McConnell Tries To Show He's Still At Home In Kentucky : It's All Politics The Senate minority leader is up for re-election next year, and polling in his state shows his popularity is suffering. Some voters complain that Mitch McConnell is out of touch with the people of the Bluegrass State, and others say it's time for some new blood. Still, he will be hard to beat.
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McConnell Tries To Show He's Still At Home In Kentucky

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McConnell Tries To Show He's Still At Home In Kentucky

McConnell Tries To Show He's Still At Home In Kentucky

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Republican Mitch McConnell has been the minority leader in the U.S. Senate since 2007 and he is the longest-serving senator in the history of Kentucky. He is up for re-election next year, but polling in his state shows his popularity is suffering. If Republicans can snag a half-dozen more seats in the Senate in 2014, McConnell could finally become majority leader. But first, he has to convince Kentuckians to keep him in office. NPR's Ailsa Chang visited the Bluegrass State and sent this report.

AILSA CHANG, BYLINE: The Mitch McConnell on TV is an old, gray guy in fancy suits, peering out from big round spectacles. When you shake his hand, you notice it's really soft, not the hand of a man who sees hard labor. But out here Eastern Kentucky, coal country, miners worship the guy.

TOMMY HOWARD: Even though he might dress fine and whatever, and all of them does, you know, but I'm sure he wouldn't care a bit to come right out here and walk around with us and ride in a truck.

CHANG: That's Tommy Howard. He has been mining coal since he was 18 years old and he says he'd like nothing more than to have a beer with Mitch McConnell.

HOWARD: If he drink. I don't know if he does or not.

CHANG: We're at a mine in a small town called Jenkins, in the Appalachians. Even though Howard is a registered Democrat, he has always voted for McConnell because McConnell has always been for the coal industry, fighting for their jobs or pushing the Environmental Protection Agency to approve more mining permits.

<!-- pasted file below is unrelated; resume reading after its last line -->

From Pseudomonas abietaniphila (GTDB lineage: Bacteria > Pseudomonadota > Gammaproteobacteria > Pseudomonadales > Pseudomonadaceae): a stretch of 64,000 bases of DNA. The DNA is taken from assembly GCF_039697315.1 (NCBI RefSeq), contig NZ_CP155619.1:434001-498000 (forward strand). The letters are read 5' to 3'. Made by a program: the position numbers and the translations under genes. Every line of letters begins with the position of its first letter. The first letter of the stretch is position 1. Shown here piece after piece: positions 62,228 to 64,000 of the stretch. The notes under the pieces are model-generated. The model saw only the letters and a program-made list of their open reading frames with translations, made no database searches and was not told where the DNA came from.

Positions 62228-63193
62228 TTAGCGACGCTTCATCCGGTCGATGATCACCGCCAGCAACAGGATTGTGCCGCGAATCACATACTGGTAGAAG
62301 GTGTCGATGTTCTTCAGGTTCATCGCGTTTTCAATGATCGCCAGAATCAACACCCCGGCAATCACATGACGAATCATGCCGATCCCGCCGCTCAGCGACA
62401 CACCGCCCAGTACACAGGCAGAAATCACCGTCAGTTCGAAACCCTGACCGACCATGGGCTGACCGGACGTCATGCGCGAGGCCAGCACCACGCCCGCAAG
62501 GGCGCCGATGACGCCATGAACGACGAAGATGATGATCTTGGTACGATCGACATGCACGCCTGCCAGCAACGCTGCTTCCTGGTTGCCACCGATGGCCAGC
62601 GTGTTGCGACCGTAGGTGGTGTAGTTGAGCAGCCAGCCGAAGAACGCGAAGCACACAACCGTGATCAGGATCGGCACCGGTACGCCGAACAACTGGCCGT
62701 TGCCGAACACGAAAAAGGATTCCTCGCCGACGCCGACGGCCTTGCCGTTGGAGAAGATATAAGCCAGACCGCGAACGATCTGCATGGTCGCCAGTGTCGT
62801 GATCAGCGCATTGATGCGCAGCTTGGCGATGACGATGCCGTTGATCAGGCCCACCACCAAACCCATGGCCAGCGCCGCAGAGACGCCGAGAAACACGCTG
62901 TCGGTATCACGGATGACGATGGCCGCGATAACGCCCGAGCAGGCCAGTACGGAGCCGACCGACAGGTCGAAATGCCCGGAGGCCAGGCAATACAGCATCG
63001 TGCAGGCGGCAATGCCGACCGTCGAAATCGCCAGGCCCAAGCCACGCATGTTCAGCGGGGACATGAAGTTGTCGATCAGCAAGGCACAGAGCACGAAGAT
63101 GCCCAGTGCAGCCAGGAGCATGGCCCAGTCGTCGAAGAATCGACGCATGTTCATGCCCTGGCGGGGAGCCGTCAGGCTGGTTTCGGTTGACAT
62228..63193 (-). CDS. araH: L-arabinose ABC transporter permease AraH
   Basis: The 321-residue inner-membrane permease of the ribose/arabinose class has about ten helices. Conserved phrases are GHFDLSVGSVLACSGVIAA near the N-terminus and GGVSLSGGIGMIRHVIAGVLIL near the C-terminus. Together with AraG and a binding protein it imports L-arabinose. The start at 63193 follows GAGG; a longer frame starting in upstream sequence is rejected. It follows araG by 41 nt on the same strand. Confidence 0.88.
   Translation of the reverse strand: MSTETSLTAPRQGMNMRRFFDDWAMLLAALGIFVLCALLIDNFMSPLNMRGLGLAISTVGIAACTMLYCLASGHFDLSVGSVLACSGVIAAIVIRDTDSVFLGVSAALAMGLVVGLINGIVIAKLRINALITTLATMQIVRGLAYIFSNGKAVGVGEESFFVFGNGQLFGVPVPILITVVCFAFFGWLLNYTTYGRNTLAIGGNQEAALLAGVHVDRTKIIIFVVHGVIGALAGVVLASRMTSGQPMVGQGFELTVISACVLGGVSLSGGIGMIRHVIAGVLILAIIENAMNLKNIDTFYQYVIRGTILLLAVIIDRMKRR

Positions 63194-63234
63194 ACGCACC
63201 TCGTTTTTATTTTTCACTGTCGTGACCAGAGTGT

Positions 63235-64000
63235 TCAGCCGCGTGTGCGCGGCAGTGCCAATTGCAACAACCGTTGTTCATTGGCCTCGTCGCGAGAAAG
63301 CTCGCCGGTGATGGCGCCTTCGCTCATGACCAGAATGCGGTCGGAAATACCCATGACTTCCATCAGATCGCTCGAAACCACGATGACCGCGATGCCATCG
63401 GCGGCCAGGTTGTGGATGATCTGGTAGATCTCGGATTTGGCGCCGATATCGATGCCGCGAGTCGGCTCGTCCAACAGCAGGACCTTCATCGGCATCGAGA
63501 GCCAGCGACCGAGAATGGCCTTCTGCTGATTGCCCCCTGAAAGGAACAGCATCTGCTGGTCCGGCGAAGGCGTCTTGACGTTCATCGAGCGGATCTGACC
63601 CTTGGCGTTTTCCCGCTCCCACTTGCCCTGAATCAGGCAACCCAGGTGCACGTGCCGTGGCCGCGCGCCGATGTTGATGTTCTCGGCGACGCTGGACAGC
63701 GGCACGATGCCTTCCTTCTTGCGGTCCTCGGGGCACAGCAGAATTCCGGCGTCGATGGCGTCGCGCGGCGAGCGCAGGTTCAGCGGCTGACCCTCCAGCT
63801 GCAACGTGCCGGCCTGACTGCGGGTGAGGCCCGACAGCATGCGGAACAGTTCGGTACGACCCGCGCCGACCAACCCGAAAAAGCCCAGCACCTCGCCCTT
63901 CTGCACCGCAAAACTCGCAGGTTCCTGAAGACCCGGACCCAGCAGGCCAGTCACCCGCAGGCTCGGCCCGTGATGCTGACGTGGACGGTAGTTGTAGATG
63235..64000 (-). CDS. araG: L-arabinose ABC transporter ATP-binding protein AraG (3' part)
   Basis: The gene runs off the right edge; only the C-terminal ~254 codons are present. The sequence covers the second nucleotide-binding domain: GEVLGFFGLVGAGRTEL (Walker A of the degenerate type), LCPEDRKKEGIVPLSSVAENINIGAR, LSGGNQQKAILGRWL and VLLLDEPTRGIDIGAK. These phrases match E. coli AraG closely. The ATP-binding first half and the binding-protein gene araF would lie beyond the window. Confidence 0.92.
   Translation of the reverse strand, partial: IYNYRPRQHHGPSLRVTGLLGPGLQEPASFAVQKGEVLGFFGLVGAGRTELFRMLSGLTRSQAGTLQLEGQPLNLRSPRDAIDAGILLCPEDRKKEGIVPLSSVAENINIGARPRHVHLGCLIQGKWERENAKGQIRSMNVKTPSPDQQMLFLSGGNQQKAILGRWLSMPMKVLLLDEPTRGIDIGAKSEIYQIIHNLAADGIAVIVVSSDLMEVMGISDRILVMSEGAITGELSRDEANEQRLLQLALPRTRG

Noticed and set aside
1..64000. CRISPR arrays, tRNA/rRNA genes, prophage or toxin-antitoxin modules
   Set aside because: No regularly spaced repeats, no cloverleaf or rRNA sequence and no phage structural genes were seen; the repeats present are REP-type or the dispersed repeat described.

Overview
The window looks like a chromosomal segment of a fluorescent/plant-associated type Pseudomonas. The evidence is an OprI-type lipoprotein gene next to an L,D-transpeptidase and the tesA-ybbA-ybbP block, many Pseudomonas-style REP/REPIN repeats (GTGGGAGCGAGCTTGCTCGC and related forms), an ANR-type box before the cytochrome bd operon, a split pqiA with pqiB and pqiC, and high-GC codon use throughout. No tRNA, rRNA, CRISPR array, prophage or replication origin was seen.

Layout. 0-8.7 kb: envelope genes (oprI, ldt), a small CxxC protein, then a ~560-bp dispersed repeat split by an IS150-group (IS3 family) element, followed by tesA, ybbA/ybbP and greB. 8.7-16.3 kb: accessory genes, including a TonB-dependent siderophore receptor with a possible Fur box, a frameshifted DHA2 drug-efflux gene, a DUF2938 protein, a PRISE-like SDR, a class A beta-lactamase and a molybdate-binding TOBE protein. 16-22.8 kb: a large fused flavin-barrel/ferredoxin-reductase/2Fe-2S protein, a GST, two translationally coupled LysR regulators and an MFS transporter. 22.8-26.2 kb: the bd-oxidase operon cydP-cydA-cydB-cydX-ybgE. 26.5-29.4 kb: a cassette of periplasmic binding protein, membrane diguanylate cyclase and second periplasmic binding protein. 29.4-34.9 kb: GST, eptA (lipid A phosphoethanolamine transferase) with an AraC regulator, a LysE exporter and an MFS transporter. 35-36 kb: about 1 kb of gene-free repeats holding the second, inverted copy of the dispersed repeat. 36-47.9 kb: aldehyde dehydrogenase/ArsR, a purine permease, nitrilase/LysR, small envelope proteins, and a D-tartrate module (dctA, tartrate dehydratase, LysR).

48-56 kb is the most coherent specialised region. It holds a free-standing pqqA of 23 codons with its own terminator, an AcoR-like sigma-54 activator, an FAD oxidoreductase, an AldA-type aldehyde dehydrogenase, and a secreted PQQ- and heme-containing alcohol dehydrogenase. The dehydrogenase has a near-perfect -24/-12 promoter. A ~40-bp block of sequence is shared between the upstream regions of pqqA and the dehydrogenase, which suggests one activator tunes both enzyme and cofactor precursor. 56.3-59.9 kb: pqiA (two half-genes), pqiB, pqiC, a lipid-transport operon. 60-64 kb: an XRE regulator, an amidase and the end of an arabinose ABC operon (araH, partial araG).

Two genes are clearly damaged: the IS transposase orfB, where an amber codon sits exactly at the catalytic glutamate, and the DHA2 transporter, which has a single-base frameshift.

CHANG: In Eastern Kentucky, McConnell's job is easy. Voters tend to be single-issue: A politician's either for coal or against coal. But while it's a love fest for McConnell out here, his approval ratings statewide are sagging, depending on what poll you read. Walk the streets of downtown Lexington, and it's easy to find someone who thinks McConnell is spending all of his time in Washington just trying to obstruct the president, instead of paying attention to what Kentuckians want. Here's Charles Embry.

CHARLES EMBRY: He has a personal agenda and that's all he's attending to is his personal agenda. It's obvious that he doesn't take the interests of Kentucky people at heart. If he did, he would do the things that are right instead of being negative about everything that the president or anybody else is trying to do.

CHANG: McConnell takes issue with that characterization.

SENATOR MITCH MCCONNELL: Well, you know, there have been three major deals with the Obama administration. I brokered every one of them.

CHANG: McConnell has just finished a visit with a mining equipment supplier in Eastern Kentucky. He starts ticking off examples of his ability to compromise: the extension of tax cuts in 2010, the Budget Control Act in 2011 to deal with the debt ceiling, the fiscal cliff agreement last year.

MCCONNELL: In fact, I'm perfectly willing to deal with the administration when I think we have the possibility of getting an outcome that's in the best interests of the country. And, as I said, the three major deals between Republicans and the administration, I have negotiated with the vice president. I rest my case.

CHANG: But it's that willingness to deal that has a lot of Tea Partiers in Kentucky downright mad.

DAVID ADAMS: He embodies the head of the snake.

CHANG: David Adams is sitting in a restaurant in Lexington for a monthly meeting with fellow Tea Party activists. They say after three decades in Washington, McConnell has just become part of the establishment now.

ADAMS: When you look at what causes big government to proliferate in America, Senator McConnell is right in the middle of that.

CHANG: So Adams says it's time for new blood, someone similar to the other Kentucky Senator Rand Paul, a Tea Party darling. Ginny Saville says Paul's decisive victory in 2010 was a message to McConnell: The Tea Party is a force to be reckoned with in Kentucky.

GINNY SEVILLE: I think that he's probably pretty spooked because of Rand's election. I think that the memories of that election are coming back to haunt him now, facing his own primary coming up next year.

CHANG: Neither Tea Partiers nor Democrats have yet named a candidate to run against McConnell. Although Tea Party groups say they are considering a couple of potential names and hope to announce by early summer, but McConnell has more than $8.5 million in the bank already, so he could be hard to beat.

MCCONNELL: Well, let me say, I don't have any sense of entitlement to this office. People of Kentucky have been very good to me. They've elected me five times. My colleagues have elected me unanimously four times to be their leader.

CHANG: But if he ever hopes to seize that title of majority leader in the Senate, he will need six Republicans to steal Senate seats away from Democrats next year. And their races aren't looking as easy as his. Ailsa Chang, NPR News.

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